We lust after cars. Their branding is rooted in design, meant to be as emotionally appealing as it is about performance. That’s why one car immediately resonates with you more than another. You might not know the horsepower or gas mileage from the exterior, but you know if you like it.

That’s harder to replicate than it seems, even for those in the most cutting-edge industries. While Apple has built its brand around the company’s design language, few other tech companies have been able to follow its lead. This issue is faced by both new and established companies to varying degrees, and broadly illustrated by todays disrupters.

For too long, the technology world has looked at the automotive world as an inefficient backwater. But everyone can learn a lot from the seemingly staid, quietly revolutionary car industry.

First of all, you need to find an outstanding concept. Besides what emerges from the Google X innovation lab, few tech products are consistently used to showcase the leading edge of their platforms. There is no precedent of exhibiting innovation for the rest of the industry. Yet auto companies do this on a yearly basis with concept cars, such as Cadillac’s Elmiraj and Mercedes-Benz’s F 015 Luxury in Motion. While only a fraction of these make it to market, their purpose isn’t to inspire sales. Its to push an industry forward by igniting our imaginations.

Car culture is one of personalization, in which thousands of choices are available to develop one specific vehicle. Color, material, and finish options are endless. Contrast this with the majority of notebooks, phones, and other products in todays technology market: A few colors and storage capacities are generally all that’s offered.

Furthermore, cars aren’t disposable. They are not designed for obsolescence. Their intended average lifespan is 10 years--five times that of your phone and an entire industry exists to fix and preserve your car so it runs for as long as possible, eliminating capital and environmental waste.

Hand-built parts, such as interiors and seats, are common in cars. They make your car yours and allow ownership over a mass-produced object. Some tech designers are experimenting with this level of craftsmanship, but it remains to be seen whether the examples of the Lamborghini smartphones and the Apple Watch Edition collection will help usher customized technologies into more hands.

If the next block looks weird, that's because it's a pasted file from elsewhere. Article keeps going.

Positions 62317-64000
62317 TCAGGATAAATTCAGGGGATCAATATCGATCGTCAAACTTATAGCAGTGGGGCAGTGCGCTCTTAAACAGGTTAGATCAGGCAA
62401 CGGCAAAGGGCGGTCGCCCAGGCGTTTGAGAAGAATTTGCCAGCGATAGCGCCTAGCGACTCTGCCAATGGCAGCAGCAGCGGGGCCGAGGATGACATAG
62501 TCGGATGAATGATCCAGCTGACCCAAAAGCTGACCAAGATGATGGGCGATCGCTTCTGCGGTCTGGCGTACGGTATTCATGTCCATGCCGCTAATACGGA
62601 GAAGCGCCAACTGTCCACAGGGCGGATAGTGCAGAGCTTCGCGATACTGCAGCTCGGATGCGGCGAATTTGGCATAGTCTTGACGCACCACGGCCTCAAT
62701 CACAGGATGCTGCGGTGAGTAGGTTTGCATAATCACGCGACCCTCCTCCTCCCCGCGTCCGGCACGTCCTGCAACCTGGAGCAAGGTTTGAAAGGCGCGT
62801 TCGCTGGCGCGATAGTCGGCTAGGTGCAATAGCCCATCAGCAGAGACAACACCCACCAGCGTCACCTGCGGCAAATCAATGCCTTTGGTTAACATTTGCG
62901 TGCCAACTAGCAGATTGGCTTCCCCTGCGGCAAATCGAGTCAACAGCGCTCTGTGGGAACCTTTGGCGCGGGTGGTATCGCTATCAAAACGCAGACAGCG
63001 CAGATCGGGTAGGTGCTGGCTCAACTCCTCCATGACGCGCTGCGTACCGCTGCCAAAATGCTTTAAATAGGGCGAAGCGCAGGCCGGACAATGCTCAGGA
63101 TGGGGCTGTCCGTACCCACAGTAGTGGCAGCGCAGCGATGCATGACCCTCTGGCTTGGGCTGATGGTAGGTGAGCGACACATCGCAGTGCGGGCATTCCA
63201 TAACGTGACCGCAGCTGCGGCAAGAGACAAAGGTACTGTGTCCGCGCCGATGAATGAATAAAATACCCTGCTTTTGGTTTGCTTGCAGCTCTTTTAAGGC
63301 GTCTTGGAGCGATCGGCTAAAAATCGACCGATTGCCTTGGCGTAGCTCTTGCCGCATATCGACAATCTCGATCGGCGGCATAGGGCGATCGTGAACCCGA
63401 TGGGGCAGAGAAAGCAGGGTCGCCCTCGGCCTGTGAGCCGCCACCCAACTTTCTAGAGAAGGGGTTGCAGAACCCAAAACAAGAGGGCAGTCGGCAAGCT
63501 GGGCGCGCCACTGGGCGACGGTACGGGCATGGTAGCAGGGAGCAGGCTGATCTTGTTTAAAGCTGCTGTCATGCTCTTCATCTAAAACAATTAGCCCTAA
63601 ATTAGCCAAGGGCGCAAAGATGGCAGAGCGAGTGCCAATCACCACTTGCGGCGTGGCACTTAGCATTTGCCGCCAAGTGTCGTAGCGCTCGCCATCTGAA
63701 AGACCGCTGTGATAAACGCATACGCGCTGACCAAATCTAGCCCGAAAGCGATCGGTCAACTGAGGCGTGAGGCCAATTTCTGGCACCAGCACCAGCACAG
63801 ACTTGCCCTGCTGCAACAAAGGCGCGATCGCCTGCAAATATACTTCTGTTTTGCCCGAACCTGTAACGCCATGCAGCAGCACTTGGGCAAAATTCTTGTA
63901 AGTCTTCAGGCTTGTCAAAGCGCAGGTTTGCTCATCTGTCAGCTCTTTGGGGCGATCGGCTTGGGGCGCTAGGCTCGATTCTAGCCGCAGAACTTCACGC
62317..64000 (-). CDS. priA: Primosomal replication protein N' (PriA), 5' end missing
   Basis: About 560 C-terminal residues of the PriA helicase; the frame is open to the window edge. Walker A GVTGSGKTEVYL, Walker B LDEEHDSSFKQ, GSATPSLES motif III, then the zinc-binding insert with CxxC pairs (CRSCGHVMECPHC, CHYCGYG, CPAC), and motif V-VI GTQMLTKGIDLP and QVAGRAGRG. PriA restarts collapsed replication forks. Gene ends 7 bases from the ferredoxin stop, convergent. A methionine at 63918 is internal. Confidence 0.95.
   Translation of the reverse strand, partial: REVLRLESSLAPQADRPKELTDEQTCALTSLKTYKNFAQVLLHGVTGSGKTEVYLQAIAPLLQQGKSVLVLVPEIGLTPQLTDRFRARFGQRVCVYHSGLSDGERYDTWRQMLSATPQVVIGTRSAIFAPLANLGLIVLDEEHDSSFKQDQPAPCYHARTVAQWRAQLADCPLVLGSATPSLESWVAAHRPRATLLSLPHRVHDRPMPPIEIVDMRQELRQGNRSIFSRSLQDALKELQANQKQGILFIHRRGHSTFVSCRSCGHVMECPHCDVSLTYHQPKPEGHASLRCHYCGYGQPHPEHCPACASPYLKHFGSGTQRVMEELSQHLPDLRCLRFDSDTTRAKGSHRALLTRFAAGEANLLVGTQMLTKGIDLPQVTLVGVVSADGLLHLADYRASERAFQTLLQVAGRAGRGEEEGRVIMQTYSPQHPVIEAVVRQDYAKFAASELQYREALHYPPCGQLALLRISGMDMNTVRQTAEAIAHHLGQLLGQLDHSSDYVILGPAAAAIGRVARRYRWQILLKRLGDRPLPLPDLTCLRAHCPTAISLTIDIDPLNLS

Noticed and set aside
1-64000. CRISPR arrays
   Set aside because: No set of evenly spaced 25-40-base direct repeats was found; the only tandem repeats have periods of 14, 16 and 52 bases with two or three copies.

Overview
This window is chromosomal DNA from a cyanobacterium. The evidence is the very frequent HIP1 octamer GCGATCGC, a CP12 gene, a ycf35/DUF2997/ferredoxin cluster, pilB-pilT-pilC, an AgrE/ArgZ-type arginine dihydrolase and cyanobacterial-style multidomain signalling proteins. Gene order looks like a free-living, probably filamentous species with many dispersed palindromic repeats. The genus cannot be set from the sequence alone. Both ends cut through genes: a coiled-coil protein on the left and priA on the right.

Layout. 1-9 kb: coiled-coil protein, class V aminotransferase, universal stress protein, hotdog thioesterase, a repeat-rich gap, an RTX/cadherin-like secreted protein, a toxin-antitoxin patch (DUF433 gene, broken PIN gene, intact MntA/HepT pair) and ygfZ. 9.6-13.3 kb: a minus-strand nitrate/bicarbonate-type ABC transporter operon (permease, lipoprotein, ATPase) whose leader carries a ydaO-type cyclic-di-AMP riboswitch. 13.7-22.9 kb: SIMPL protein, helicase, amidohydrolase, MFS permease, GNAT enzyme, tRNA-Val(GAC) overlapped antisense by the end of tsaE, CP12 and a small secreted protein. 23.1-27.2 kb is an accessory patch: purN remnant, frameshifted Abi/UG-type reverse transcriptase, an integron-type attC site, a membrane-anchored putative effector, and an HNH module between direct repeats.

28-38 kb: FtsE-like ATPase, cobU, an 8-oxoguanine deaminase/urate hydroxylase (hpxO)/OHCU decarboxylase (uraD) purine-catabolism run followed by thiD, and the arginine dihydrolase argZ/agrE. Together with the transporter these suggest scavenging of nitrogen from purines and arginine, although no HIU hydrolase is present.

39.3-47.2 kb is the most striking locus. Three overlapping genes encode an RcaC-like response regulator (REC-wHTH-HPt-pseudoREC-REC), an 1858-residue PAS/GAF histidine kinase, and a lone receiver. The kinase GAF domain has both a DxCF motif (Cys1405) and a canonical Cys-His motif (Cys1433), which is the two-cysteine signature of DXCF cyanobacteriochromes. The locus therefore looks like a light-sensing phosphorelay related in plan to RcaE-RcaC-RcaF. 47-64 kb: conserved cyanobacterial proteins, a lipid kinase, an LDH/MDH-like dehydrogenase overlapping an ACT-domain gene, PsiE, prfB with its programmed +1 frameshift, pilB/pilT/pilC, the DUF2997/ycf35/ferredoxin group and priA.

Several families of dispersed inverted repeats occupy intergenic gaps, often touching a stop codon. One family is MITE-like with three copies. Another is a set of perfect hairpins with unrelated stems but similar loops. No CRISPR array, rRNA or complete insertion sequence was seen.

Finally, many car designers are integral to top management, recognized and celebrated as philosophers and brand ambassadors. Just take Kia president Peter Schreyeralso the company’s chief design officer. Designers are critical to the auto manufacturing process. They’re respected and given responsibility for powerful decisions. That’s a role that more tech companies should consider giving to their designers.

While many gadget makers start their product development with a core innovation, automakers lead with the continuation of a core experience. This is how, even at the same price point, you know a Lexus from a Mercedes, BMW, or Lincoln. By leading with a familiar feeling, rather than with new technology, automakers build long-lasting products and loyalty.

My firm is one of several that now seek to define new products by more than just their new features instead letting experience lead and technology follow. As designers, our next challenge will be pulling entire industries away from safe, cyclical product design and toward personalized, sustained objects.